The Direct to Video Connoisseur

I'm a huge fan of action, horror, sci-fi, and comedy, especially of the Direct to Video variety. In this blog I review some of my favorites and not so favorites, and encourage people to comment and add to the discussion. If you click on an image, it will take you to that post's image page, which includes many more pics from the film and other goodies I couldn't fit in the actual review. For announcements and updates, don't forget to Follow us on Twitter and Like our Facebook page. If you're the director, producer, distributor, etc. of a low-budget feature length film and you'd like to send me a copy to review, you can contact me at dtvconnoisseur[at]yahoo.com. I'd love to check out what you got.

Wednesday, June 19, 2013

Assassins Tale (2013)

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This is another of the screeners provided for me by Kevin at MTI Video, Assassins Tale, featuring Anna Silk from Lost Girl.  I've never seen Lost Girl before, but I'd heard good things, which made me intrigued to see what this one was all about.

Assassins Tale is about three assassins, Silk, Michael Beach, and Guy Garner (not to be confused with Guy Gardiner, The Green Lantern), who are given a job to take out a dude, a dude that they don't even know what he looks like.  When a local thug looking to make a name for himself in the criminal underworld has his pictures of the mark stolen by Garner, he goes to their middle man, a beach bum, and said beach bum gives Garner up.  Assassins don't like being betrayed by their booking agent; but will they survive long enough to get their revenge?

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I didn't care for this one.  Don't get me wrong, it had its moments, especially the opening scene where the person that hired Garner for a hit wants Garner to deliver the hit alive so he can kill the man himself; but too often we were stuck with either derivative ironic black humor talk, that we've all seen so many times since Pulp Fiction; or overly complicated plot elements when a simpler one would do, like the convoluted system detailing how the assassins were paid in poker chips, which did nothing to further the plot; or we had uneven character development-- in a large part due to the previous two issues sapping important character development time from the script-- which undermined a lot of what could've made this movie great.  For instance, we had this potentially really great scene between Silk and Garner where Garner is strung out on heroin, and Silk stays with him overnight.  It was simple, filled with a lot of raw, sobering emotion, and the actors really pulled it off.  The problem is, it comes out of nowhere because Garner and Silk's characters are so poorly developed; nothing about it feels organic, it feels grafted in.  As much as I wanted to like this movie, ultimately it felt too tedious for me.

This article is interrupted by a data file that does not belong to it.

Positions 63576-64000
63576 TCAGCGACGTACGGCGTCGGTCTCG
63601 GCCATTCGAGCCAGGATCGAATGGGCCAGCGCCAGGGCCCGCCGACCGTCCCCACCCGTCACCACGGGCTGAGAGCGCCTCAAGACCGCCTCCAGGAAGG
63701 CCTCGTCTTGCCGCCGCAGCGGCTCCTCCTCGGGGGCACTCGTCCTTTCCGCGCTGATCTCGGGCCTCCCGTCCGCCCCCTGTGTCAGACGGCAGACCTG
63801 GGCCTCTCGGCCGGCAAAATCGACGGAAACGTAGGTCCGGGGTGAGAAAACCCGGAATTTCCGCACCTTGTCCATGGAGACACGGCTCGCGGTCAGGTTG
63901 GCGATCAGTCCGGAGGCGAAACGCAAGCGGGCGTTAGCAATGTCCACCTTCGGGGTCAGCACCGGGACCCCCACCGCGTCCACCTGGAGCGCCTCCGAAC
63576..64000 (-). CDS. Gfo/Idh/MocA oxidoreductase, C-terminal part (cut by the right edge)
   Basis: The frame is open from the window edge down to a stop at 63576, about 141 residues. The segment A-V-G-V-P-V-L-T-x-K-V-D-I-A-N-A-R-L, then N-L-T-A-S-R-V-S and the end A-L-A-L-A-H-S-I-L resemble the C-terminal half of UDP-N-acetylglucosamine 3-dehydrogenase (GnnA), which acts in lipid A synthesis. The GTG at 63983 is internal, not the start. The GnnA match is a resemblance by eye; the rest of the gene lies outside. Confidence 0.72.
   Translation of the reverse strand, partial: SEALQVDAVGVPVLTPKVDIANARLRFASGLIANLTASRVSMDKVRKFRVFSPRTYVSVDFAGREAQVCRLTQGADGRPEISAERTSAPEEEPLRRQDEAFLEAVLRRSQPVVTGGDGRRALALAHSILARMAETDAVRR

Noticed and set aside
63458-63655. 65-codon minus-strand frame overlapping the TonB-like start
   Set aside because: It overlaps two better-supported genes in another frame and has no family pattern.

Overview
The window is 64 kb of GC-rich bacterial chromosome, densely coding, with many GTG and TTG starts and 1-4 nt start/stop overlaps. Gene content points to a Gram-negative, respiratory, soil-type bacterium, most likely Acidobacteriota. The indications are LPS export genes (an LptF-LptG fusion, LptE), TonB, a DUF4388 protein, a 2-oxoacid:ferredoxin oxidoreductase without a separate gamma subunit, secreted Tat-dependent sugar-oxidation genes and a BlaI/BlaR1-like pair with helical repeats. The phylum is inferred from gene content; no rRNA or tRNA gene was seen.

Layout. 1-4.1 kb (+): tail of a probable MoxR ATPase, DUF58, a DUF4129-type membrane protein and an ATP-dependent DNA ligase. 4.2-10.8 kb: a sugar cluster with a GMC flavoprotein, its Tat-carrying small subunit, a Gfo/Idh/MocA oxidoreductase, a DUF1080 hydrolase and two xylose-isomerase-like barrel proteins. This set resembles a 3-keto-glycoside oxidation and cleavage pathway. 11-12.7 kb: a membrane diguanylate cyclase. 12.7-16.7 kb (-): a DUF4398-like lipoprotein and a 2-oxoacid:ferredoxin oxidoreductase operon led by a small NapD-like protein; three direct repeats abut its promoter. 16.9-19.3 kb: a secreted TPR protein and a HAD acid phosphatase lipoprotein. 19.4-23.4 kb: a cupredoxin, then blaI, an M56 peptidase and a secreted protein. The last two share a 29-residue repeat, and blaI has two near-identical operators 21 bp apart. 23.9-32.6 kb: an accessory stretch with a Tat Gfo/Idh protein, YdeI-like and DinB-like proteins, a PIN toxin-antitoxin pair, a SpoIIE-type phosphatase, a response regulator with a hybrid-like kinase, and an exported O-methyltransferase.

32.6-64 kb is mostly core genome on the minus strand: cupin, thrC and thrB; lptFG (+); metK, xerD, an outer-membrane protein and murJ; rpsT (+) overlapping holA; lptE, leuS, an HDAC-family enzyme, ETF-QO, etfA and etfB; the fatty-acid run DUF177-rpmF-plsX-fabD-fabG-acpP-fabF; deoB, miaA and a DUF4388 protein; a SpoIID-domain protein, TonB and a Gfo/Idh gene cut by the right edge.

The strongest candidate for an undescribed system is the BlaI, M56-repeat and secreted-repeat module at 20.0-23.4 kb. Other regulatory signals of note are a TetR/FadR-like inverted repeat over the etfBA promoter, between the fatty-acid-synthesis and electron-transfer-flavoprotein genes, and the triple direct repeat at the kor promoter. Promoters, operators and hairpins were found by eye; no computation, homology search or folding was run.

Anna Silk's character might be the biggest disappointment, because it was the most compelling, but also the one most ignored and underutilized.  We find out about two-thirds in that she's pregnant.  What?  Where was that at the fifteen minute mark?  And that's it, it really never comes up again.  Ugh!  Pregnant assassin is full of possibilities, where were they?  Anna Silk as an actress playing a nuanced assassin was full of possibilities.  She has this mix of natural beauty, wisdom, and a sardonic sense of humor, and in the few scenes where she was the focus, we get to really experience that.  Unfortunately, it wasn't enough.